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Exam 2: CHEM245 Study Guide

by: Brie

Exam 2: CHEM245 Study Guide Chem 245-002

Marketplace > Colorado State University > Chemistry > Chem 245-002 > Exam 2 CHEM245 Study Guide

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This study guide thoroughly covers chapters 4, 5, and 6. Included are examples and drawings further explaining the concepts. I've included 50 practice problems with an answer page. Good Luck! ...
Fundamentals of Organic Chemistry
Patricia Somers
Study Guide
Organic Chemistry, chem245, Ochem, coloradostate, csu, exam2, ochemexam2
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This 16 page Study Guide was uploaded by Brie on Monday October 10, 2016. The Study Guide belongs to Chem 245-002 at Colorado State University taught by Patricia Somers in Spring 2015. Since its upload, it has received 58 views. For similar materials see Fundamentals of Organic Chemistry in Chemistry at Colorado State University.


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Date Created: 10/10/16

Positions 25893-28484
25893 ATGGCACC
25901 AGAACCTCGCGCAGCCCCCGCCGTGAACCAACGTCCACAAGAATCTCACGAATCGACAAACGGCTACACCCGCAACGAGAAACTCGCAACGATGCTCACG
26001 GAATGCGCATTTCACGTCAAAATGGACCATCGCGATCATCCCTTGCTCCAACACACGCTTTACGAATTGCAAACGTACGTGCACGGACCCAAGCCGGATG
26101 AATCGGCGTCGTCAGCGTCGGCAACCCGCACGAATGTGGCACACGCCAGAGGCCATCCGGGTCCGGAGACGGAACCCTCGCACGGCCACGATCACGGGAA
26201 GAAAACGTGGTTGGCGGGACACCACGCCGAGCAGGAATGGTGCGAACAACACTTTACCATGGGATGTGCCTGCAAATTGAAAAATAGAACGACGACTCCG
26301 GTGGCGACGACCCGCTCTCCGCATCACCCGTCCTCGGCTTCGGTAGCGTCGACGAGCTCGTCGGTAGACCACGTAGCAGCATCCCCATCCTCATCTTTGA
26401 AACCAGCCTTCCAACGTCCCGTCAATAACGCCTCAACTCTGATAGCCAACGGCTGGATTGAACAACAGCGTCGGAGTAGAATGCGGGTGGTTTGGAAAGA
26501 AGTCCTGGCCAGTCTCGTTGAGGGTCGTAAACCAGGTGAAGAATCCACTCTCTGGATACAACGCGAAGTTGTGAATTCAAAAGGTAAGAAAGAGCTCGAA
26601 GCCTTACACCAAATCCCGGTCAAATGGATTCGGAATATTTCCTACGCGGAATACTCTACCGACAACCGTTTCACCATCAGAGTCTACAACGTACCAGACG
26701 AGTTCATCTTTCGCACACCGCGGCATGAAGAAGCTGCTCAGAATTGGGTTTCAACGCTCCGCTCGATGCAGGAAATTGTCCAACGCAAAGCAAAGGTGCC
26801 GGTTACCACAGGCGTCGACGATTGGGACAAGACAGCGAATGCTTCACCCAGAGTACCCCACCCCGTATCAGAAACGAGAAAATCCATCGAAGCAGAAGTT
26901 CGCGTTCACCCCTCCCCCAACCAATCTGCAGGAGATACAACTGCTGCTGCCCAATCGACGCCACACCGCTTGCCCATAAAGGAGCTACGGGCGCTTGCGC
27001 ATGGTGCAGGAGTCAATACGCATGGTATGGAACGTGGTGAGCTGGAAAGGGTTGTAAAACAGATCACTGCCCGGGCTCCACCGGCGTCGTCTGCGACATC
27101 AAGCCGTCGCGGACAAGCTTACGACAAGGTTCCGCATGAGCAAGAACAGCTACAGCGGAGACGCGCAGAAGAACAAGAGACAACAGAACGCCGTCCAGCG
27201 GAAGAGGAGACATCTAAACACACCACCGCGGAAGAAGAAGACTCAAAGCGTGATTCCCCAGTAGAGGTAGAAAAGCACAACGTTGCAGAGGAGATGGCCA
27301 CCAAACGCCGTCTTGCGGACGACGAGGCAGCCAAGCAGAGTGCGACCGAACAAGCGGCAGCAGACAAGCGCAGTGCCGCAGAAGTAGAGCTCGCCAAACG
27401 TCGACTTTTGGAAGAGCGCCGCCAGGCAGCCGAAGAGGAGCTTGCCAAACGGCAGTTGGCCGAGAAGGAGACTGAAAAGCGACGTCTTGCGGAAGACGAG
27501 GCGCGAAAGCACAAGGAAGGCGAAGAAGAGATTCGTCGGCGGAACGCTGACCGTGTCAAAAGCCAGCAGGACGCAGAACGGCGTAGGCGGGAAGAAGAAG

Study Guide: Exam 2    CHEM245 Chapter 4  1  E/Z Isomers  o E Isomer: Two groups with the higher priorities are on opposite sides o Z Isomer: Two groups with the higher priorities are on the same side 2) Identifying asymmetric centers  o Stereocenter: Bonded to 4 groups  1. Don’t include atoms that can’t be chiral centers  a. CH2 (due to hydrogens attached), CH3 (due to hydrogens  attached), NH2 groups, Oxygens, Halogens, atoms that are  a part of double or triple bonds (double and triple bonds can’t have bonds to four different groups)  2. Check for an atom with 4 groups attached to it 3   Chiral v. Achiral and Mesocompounds   Chiral: No mirror image o Ex) Hands or Keys o Has stereogenic center o Chiral molecule is optically active  Achiral: Mirror Image o Doesn’t have a stereogenic center o Ex) A Baseball  Meso Compound: Has multiple stereocenters that are superimposable on  it’s mirror image  o Must have 2 stereocenters 4   Determining if an asymmetric center has the R or S configuration  R Configuration: If priority groups go clockwise around the stereocenter  S Configuration: If priority groups go counterclockwise around the  stereocenter 5   Identical, constitutional isomers, enantiomers, diastereomers, geometric  isomers or unrelated).   Constitutional Isomers: Same molecular formula and different connectivity/ arrangement   Enantiomers: Non­superimposable mirror images and contain chiral  centers o Chiral  Disastereomers: Stereoisomers that are not mirror images of each other  but contain chiral centers o Different chemical and physical properties   Geometric Isomers: Cis/ Trans or E/Z  Identical Molecules: Superimposable mirror images that are achiral   Unrelated: If the chemical formula is not identical then they are not  isomers  Chapter 5    1)  Electrophile vs. Nucleophile.   Electrophile: Region of low electron density (+)  o Electron Lover   Nucleophile: Higher electron density (­)  o Nucleus Lover o Lone pairs/ Negative Charge/ Double Bonds aka electrons to share  Electrons flow from high electron density to low electron density   Negative attracted to positive  2)  Draw products or intermediates from curved arrows on reactants or  intermediates.   Curved arrow: Shows where the electrons start from and where they’ll go  to  o Tail = origin o Head = destination  o Never goes from positive to negative charge  o If arrow starts at bond between two atoms, then that bond is  broken  o If the arrow ends between 2 atoms then a new bond is formed  there (If atoms are already bonded then that indicates a double or  triple bond)  o Charges  Decreasing Charge: Atom shares a lone pair (which it  previously had) so it’s /charge decreases by 1; neutral  would be +1  Increasing Charge: Atom gains a bonding pair all to itself,  then the charge will increase by 1; neutral would be ­1 3) Drawing the correct curved arrows given reactants and/or intermediates  and/or products.  4)   Stereoselectivity.   Stereoselectivity: Property of a chemical reaction where a single reactant  forms an unequal mix of stereoisomers. 5) Reaction coordinate diagrams, qualitative relationships between G and  Keq, energy of activation, the rate of a reaction.   Reaction Coordinate Diagrams o Describes energy changes in a reaction  o Total Energy of species v. progress of reaction o Left (reactant) to Right (product)  o Stability: The more stable a species, the lower the energy  o Transition State: The reaction maximum energy state   If transition state is too high in energy then the reaction will  not take place o Equilibrium Constant: A relationship based on equilibrium  concentrations o Favorable Reaction: Reasonable likelihood to proceed if favorable  o Gibbs Free­Energy Change: A thermodynamic quantity = to  enthalpy minus the product of entropy   Free energy of products – free energy of reactants   If products are more stable: o Δ G is negative o Reaction releases more energy than it consumes o Exergonic  If products are less stable: o ΔG is positive o Reaction consumes more energy than it releases o Endergonic o Exergonic: Releases energy o Endergonic: Consumes energy  Always requires energy to start   Keq o What happens to Keq if products are favored?  It will be greater than 1 o What happens to Keq if reactants are favored?  It will be less than 1   G vs. Keq Relationship o If Keq is greater than 1 then Δ G ° is negative (Exergonic) o If Keq is less than 1 then Δ G ° is positive (Endergonic)   Energy of Activation:   Rate of reaction: Rate = change in concentration/ change in time  6) The rate limiting step given a reaction coordinate diagram     Rate determining step (or Rate Limiting Step): The step that has it’s  transition state at the highest point on reaction coordinate diagram  7) Rate Constant   A fast reaction will have a large rate constant  A slow reaction will have a small rate constant  8) The effect of a catalyst on a reaction    Increases the reaction rate by lowering the activation energy of the  reaction  Catalyst is not consumed or changed during a reaction  With catalyst present, the sigma H2 bond breaks and the two hydrogen  atoms will bind to the metal With metal interaction, the pi bond of the alkene weakens  9) Heats of hydrogenation to rank relative stability.     Least stable = Least substituted   Most stable = Most substituted  Chapter 6    1) Naming an alkene, cycloalkene or an alkyne.   Alkene: One or more double bonds o Changes from “ane” to “ene’  o The number will indicate where the double bond is o Naming starts with the part closest to the double bond  o Multiple Double Bonds:   “Diene”, “triene,” “tetraene” etc.  Vinylic Carbon: The sp2 carbon of an alkene   Allylic Carbon: The sp3 carbon adjacent to a vinylic carbon  Vinylic Hydrogen: The hydrogen bonded to a vinylic carbon  Allylic Hydrogen: The hydrogen bonded to an allylic carbon  Cycloalkene: Closed ring of carbon atoms   Alkyne: An organic chemical compound that contains a triple bond  o Naming: “ane” to “­yne” o Terminal Alkyne: A triple bond at the end of a chain  o Internal Alkyne: A triple bond located elsewhere on the chain 2  Regioselectivity. Know the reagents needed to do the reaction, if given the  reactant and product.   Regioselective: A reaction in which 2 or more cnsitutional isomers could  be obtained as products but one of them predominates  o H will add to the carbon with the most H o The halide will add to the carbon with the least H 3) Relative stability of carbocations.   Resonance: A stabilizing feature  o How? It delocalizes the positive charge and creates more bonding  between adjacent atoms  o Decrease electron deficiency = Increases the stability   Increasing substitution increases stability   Resonance is more important than substitution  i. Ex: A secondary carbocation without resonance would be  considered less stable than a primary carbocation with resonance